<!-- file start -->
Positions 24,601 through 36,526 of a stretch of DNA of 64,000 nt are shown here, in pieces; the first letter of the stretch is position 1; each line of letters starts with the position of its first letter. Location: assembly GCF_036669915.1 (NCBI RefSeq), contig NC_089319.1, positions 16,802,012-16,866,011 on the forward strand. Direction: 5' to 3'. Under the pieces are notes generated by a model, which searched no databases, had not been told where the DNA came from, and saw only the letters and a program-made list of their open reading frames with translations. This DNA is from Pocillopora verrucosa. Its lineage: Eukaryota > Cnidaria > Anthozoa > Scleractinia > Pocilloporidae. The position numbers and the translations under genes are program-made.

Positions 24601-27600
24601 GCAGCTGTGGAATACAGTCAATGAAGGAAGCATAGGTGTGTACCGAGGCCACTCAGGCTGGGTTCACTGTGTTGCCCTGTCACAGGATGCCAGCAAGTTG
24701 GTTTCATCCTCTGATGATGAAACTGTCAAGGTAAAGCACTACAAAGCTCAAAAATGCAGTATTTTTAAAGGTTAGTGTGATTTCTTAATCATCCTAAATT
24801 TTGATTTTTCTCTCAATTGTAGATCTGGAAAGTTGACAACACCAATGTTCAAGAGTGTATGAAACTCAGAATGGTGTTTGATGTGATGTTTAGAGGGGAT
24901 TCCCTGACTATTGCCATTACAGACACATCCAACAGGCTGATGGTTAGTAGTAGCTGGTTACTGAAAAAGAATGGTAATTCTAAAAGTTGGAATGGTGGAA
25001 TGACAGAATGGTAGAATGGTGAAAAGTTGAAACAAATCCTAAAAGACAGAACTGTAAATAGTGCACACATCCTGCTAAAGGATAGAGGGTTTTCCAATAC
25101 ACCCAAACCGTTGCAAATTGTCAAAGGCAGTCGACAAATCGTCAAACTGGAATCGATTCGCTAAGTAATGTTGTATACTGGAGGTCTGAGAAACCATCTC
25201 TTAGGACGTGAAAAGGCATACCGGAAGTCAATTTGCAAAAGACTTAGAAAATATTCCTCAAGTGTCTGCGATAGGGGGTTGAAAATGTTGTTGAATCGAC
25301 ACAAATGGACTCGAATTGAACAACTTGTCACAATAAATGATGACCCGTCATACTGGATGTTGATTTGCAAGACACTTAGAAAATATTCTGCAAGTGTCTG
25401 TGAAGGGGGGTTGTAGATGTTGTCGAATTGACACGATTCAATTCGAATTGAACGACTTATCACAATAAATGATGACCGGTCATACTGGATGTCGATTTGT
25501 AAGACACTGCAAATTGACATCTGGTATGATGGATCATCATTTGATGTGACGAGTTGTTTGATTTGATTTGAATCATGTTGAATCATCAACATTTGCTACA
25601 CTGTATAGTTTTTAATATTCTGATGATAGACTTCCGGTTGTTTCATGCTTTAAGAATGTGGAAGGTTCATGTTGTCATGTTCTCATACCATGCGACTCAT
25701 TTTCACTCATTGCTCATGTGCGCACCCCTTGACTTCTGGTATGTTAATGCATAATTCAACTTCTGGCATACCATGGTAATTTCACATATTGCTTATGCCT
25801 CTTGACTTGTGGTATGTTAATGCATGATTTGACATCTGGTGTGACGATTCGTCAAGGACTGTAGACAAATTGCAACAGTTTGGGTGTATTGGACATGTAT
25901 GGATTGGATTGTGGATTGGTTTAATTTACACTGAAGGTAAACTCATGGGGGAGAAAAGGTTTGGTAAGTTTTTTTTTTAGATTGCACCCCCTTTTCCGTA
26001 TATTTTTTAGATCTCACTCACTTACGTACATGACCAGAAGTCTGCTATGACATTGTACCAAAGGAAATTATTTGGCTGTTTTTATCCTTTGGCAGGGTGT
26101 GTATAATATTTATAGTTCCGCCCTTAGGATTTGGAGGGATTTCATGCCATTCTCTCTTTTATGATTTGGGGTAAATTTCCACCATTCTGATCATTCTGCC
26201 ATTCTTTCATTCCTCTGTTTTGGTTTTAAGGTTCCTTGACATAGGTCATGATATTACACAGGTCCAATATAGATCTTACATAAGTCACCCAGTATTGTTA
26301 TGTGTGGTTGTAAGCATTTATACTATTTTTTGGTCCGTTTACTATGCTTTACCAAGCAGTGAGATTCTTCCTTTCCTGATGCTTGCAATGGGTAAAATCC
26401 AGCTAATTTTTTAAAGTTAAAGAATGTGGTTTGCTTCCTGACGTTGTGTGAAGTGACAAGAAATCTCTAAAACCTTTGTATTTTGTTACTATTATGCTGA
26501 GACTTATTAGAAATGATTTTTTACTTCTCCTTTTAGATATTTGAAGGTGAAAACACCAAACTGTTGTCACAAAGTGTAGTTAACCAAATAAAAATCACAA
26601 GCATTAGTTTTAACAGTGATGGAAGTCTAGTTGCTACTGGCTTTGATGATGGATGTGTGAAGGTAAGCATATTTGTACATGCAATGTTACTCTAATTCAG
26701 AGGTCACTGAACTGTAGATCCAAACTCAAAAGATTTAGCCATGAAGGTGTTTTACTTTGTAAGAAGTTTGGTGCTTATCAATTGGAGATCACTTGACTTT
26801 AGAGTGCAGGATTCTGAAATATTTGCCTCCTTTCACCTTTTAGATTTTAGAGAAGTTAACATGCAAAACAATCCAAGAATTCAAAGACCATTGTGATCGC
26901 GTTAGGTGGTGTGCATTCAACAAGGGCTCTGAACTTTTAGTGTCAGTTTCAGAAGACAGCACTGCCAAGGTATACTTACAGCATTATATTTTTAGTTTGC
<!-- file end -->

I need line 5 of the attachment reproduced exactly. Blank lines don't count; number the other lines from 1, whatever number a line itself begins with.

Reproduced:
24801 TTGATTTTTCTCTCAATTGTAGATCTGGAAAGTTGACAACACCAATGTTCAAGAGTGTATGAAACTCAGAATGGTGTTTGATGTGATGTTTAGAGGGGAT